The concept of offset, as understood in the defence sector, primarily aims to benefit a buyer over and above the procurement of the defence product from a foreign supplier. Historically, most developing countries have always had provisions of offset in their defence procurement policies. Such procurements involve a substantial amount of public money and offsets allow for repatriation of some of these monies (through sub-contracting or other indirect means) back into the economy of the purchasing country through discharge of offset obligations by the seller.
While offsets policies may have various objectives–helping the domestic industry with works contracts (thus creating jobs) and to absorb complicated technology into the country remains the primary objective of most nations. Similarly, primary objective of India’s offset policy, since it’s introduction in 2005, has been to reduce imports and promote self-reliance in defence manufacturing. However, 13 years later, India continues to be a highly import-dependent nation for its military equipment requirements.
When considering the factors for the limited traction on offsets, it can be argued that the issue has not been with the policy making, but the implementation. To be sure, the Government of India has frequently tweaked and revised offsets policies to address industry’s concerns and accordingly, has given a boost to MSME sector, introduced change norms of changing Indian offset partners (IOP), increasing FDI limits to 49%, clearly defining the value addition norms, among many others similar initiatives which have been welcomed by all the stakeholders. Despite all these measures, the fundamental bottleneck has been the lack of modern technology possessed by our DPSUs, Indian private companies and MSMEs, which essentially restricts companies from effectively applying the transferred technology to their own manufacturing processes and, as a result, restricts the ability of foreign original equipment manufacturer (OEMs) from effectively discharging their offsets through this method, in a cost-effective manner.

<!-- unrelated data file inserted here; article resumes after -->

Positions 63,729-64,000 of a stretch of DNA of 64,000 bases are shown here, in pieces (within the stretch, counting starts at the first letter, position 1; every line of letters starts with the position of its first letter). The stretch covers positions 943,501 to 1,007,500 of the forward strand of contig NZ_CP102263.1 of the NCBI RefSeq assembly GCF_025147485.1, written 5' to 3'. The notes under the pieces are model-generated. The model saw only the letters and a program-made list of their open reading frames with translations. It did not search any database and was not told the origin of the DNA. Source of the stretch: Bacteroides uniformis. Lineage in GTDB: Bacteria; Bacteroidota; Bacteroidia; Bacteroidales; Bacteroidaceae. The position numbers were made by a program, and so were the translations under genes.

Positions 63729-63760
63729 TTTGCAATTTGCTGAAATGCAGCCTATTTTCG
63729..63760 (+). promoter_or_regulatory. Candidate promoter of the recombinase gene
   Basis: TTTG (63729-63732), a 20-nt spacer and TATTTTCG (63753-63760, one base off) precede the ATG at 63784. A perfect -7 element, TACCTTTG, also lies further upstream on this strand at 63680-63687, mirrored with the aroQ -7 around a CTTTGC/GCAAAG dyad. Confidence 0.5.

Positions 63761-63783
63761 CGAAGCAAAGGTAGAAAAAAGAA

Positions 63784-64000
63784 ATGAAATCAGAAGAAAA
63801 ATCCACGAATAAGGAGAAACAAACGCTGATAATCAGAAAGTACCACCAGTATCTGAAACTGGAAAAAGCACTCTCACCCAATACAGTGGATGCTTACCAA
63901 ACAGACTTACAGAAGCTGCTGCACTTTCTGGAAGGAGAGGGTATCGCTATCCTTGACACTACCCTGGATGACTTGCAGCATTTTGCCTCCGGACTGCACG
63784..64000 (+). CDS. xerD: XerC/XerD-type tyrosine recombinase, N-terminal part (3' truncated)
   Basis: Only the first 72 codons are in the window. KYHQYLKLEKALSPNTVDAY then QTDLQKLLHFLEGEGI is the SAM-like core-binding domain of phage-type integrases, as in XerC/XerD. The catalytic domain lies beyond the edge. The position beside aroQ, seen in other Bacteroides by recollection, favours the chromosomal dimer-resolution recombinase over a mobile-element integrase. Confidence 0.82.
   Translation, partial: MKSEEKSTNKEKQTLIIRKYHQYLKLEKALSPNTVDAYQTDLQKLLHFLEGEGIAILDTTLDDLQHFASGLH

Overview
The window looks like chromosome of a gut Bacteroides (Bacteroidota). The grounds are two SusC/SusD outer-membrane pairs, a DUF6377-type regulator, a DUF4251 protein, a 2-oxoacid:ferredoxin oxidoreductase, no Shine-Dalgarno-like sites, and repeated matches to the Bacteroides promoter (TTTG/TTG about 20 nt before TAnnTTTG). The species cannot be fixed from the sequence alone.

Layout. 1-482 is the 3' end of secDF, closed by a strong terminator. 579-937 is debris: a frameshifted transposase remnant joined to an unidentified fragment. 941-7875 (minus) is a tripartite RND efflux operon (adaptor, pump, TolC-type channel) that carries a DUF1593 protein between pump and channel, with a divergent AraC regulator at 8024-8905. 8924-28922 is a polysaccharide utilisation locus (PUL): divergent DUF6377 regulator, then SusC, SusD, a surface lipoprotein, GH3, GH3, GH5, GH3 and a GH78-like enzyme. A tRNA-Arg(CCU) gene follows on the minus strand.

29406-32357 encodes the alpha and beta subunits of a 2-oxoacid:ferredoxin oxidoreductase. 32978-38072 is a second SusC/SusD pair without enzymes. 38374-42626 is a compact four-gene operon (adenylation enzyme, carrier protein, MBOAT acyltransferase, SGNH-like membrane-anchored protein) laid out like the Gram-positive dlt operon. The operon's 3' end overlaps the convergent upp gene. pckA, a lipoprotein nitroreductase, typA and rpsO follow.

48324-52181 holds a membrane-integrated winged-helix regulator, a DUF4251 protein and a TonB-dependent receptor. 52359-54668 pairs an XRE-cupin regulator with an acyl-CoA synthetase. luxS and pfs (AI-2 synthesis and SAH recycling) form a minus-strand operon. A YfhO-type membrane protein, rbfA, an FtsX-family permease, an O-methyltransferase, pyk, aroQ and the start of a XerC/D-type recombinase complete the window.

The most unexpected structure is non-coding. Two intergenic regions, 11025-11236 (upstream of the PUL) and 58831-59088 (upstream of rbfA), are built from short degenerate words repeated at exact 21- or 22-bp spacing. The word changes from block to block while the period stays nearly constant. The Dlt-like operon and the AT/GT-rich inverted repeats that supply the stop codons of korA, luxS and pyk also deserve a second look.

Additionally, regulatory and operational challenges in India add to the headwinds faced by foreign OEMs while implementing offsets .
While countries such as Israel, Japan, Spain have had a very fruitful implementation of their offsets policies, a ‘one size fits all’ approach may not work for any country and certainly not for India. The country has different challenges and we need to find a balance between what we can offer to the foreigner manufacturers and what we would like to get in return.
To this end, the government of India has proposed draft amendments to the offsets policy which are a significant departure from the traditional ways of detailing offsets and are discussed below.
‘Out-of-the-box thinking’ proposal by the government of India
The government has introduced, in May 2018, a draft amendment to its offset guidelines which provides additional ways in which the foreign OEMs can discharge their obligations and at even higher multipliers. Besides the traditional forms of direct and indirect offset discharge avenues, this amendment also provides for investment in defence industry corridors, which will enable the setting up of defence production facilities, as well as SEBI regulated funds which can be used for the discharge of offset obligations, at high multipliers.
Investment in equity in a defence company